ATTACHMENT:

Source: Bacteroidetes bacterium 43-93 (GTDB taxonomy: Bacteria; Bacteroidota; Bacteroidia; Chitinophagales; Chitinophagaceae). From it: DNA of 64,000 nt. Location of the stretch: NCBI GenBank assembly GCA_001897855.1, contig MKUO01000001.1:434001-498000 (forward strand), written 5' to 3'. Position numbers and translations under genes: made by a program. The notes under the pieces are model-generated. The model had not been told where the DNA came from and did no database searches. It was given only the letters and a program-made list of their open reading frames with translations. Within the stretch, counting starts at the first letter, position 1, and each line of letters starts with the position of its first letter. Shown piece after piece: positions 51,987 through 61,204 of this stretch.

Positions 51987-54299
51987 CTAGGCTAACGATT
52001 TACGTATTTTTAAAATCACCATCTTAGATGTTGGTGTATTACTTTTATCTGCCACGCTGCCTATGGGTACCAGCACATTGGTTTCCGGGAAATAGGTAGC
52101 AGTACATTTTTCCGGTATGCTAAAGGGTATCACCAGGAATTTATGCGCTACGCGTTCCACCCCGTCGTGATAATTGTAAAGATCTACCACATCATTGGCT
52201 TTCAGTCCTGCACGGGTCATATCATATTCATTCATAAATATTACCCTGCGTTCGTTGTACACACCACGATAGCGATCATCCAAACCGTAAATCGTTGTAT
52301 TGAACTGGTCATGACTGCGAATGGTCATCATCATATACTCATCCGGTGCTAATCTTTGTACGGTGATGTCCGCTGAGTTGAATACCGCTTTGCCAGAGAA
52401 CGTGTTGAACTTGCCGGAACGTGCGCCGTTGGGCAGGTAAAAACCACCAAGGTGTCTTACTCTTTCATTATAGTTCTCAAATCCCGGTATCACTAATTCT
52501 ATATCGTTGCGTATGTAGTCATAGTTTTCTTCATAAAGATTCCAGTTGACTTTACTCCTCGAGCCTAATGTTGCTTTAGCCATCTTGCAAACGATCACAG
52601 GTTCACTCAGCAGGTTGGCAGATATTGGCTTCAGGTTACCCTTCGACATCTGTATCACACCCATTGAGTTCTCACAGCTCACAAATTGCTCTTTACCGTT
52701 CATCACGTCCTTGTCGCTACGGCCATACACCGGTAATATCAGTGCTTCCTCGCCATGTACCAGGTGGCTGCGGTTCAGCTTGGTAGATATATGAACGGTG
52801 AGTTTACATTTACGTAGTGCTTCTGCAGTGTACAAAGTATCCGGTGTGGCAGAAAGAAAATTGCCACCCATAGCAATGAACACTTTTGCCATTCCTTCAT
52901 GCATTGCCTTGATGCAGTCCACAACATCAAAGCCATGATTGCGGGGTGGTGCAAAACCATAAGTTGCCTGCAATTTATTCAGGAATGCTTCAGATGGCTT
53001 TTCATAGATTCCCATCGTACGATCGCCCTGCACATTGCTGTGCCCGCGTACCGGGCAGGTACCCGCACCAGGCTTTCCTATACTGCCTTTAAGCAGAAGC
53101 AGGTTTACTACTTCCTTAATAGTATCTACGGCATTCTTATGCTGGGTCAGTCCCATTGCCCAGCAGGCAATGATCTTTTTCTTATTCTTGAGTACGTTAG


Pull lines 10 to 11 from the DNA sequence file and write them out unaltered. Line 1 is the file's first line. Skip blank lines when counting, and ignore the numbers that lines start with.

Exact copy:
52601 GTTCACTCAGCAGGTTGGCAGATATTGGCTTCAGGTTACCCTTCGACATCTGTATCACACCCATTGAGTTCTCACAGCTCACAAATTGCTCTTTACCGTT
52701 CATCACGTCCTTGTCGCTACGGCCATACACCGGTAATATCAGTGCTTCCTCGCCATGTACCAGGTGGCTGCGGTTCAGCTTGGTAGATATATGAACGGTG